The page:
Berkin, Carol 1942- (Carol Ruth Berkin)
Berkin, Carol 1942- (Carol Ruth Berkin)
Born October 1, 1942, in Mobile, AL; daughter of Saul (a businessman) and Marian (a bookkeeper) Berkin; married John Paull Harper (a dean of curriculum), June 21, 1970 (divorced); children: two. Education: Barnard College, A.B., 1964; Columbia University, M.A., 1966, Ph.D., 1972. Religion: Jewish.
Writer, educator, editor. Editorial assistant for "Papers of Alexander Hamilton," New York, NY, 1964; Hunter College of the City University of New York, New York, NY, lecturer in history, 1968; member of editorial staff for "Papers of John Jay," New York, NY, 1972; City University of New York, assistant professor, 1972-75, associate professor, 1975-81, professor of history at Bernard M. Baruch College, 1981—, William E. Hewit Distinguished Professor, 2007, member of university graduate faculty, 1982—. Has worked as a consultant on several PBS and History Channel documentaries and has appeared as a commentator on screen for PBS and A&E documentaries.
American Antiquarian Society (fellow), American Historical Association, Organization of American Historians (member of bicentennial celebration committee, 1975—), Coordinating Committee for Women in the Historical Profession, Smithsonian Institution, Essex Institute, New York Historical Society, Columbia University Seminar in Early American History and Culture.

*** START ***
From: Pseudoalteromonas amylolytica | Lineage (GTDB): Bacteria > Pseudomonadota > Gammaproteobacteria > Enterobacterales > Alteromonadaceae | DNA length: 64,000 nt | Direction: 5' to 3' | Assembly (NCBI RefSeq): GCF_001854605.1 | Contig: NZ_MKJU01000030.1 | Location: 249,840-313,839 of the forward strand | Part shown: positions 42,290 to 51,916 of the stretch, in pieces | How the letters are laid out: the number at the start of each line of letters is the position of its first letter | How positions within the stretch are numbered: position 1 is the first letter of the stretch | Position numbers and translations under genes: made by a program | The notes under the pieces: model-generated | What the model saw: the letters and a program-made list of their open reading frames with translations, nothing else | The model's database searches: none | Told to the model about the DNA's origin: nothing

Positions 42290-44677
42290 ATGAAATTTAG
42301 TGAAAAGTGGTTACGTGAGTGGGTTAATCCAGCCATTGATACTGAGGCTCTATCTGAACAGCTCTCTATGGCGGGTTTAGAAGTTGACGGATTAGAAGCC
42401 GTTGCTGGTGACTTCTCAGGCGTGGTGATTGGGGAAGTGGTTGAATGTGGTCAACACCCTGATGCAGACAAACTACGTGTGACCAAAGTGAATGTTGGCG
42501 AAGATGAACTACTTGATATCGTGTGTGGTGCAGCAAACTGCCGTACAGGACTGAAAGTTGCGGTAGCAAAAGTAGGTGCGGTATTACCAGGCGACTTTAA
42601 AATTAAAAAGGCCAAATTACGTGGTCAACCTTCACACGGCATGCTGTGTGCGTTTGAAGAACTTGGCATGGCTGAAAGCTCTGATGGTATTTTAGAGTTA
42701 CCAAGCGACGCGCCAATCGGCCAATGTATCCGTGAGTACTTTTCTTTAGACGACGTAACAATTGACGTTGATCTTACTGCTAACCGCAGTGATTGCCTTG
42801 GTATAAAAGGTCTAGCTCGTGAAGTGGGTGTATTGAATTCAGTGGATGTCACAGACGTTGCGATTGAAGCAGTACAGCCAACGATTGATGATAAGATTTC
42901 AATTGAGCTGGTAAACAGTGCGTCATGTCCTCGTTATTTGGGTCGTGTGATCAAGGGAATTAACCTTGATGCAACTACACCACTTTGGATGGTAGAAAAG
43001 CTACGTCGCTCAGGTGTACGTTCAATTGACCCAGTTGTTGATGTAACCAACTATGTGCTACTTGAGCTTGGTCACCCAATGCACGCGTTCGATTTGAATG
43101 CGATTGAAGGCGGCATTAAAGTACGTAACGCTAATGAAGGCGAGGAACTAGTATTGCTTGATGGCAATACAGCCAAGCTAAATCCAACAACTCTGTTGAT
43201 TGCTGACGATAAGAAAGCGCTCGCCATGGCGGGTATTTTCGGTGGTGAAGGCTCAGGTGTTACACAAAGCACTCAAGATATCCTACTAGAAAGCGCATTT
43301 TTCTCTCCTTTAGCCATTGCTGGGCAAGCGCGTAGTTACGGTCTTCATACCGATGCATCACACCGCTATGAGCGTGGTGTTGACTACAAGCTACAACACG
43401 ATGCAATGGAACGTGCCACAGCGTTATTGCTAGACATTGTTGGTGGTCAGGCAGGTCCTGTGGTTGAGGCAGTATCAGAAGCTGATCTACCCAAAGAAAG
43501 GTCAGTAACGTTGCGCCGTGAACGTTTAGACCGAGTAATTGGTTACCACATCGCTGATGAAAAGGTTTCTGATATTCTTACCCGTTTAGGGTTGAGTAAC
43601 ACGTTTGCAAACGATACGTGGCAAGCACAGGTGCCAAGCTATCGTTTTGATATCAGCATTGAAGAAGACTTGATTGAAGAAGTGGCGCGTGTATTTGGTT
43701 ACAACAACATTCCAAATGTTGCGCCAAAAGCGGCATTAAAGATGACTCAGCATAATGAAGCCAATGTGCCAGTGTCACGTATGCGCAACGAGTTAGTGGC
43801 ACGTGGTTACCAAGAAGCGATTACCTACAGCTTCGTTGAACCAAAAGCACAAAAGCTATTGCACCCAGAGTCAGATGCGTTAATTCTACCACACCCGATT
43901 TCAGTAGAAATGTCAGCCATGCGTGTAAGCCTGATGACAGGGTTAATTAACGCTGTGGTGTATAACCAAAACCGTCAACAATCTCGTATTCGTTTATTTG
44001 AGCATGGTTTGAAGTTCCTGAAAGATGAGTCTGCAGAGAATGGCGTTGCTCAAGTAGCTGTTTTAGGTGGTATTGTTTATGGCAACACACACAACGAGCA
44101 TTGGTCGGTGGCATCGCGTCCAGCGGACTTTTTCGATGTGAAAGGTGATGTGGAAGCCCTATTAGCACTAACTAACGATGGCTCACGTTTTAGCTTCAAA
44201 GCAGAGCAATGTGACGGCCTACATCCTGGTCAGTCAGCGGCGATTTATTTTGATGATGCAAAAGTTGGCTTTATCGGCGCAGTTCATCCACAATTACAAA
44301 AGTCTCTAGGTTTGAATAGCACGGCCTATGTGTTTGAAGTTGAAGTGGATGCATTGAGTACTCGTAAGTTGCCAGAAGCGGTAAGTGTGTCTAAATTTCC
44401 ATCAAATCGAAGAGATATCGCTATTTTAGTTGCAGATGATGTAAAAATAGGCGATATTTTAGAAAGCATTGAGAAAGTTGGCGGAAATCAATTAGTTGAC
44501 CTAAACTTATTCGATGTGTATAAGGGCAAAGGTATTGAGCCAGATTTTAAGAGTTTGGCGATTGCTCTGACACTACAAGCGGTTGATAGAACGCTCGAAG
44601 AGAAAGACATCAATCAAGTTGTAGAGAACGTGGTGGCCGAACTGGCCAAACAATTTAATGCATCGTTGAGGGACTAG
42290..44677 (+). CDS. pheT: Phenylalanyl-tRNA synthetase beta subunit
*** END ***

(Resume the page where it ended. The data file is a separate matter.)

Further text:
Bancroft Award from Bancroft Foundation and Columbia University, 1972, for doctoral dissertation on Jonathan Sewall; National Endowment for the Humanities grant, 1974; American Council of Learned Societies grant, 1975, study fellowship, 1978; City University of New York Research Foundation grant, 1975; American Association of University Women fellowship, 1978.
Jonathan Sewall: Odyssey of an American Loyalist, Columbia University Press (New York, NY), 1974.
Within the Conjurer's Circle: Women in Colonial America (pamphlet), General Learning Press (New York, NY), 1974.
(Compiler) Women in the American Revolution, Grossman (New York, NY), 1975.
(Contributor) The American Revolution: Changing Perspectives, edited by William M. Fowler, Jr., and Wallace Coyle, Northeastern University Press (Boston, MA), 1979.